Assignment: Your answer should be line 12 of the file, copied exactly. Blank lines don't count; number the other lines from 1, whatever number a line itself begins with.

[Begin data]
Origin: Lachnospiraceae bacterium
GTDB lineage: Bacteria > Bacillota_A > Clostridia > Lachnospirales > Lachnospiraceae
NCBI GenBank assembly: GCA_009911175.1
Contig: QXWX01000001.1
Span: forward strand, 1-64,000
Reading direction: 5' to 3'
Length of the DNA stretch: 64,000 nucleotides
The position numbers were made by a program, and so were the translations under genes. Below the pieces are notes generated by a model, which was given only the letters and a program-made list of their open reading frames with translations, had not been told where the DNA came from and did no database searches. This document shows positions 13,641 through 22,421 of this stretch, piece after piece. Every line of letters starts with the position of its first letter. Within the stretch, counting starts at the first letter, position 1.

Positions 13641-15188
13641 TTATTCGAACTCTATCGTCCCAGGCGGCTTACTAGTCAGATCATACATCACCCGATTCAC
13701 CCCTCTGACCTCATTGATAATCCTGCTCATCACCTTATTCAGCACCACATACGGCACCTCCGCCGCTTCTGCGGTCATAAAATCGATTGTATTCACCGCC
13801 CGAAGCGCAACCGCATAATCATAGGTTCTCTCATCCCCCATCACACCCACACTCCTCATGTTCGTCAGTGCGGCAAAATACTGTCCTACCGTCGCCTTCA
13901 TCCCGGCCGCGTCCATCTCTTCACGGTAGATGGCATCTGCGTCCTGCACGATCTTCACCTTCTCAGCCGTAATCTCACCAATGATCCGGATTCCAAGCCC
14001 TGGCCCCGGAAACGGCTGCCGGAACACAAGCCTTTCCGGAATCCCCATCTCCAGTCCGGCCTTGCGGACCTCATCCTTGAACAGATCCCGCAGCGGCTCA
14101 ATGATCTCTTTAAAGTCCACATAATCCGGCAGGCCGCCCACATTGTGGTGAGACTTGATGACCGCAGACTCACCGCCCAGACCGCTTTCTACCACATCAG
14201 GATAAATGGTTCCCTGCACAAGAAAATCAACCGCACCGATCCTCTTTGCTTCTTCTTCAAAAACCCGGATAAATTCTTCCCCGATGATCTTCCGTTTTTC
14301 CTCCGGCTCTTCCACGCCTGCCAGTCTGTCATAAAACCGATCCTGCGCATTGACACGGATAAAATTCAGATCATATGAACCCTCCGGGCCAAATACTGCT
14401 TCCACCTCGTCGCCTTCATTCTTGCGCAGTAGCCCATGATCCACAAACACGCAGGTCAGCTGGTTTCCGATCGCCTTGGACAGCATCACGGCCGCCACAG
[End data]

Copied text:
13801 CGAAGCGCAACCGCATAATCATAGGTTCTCTCATCCCCCATCACACCCACACTCCTCATGTTCGTCAGTGCGGCAAAATACTGTCCTACCGTCGCCTTCA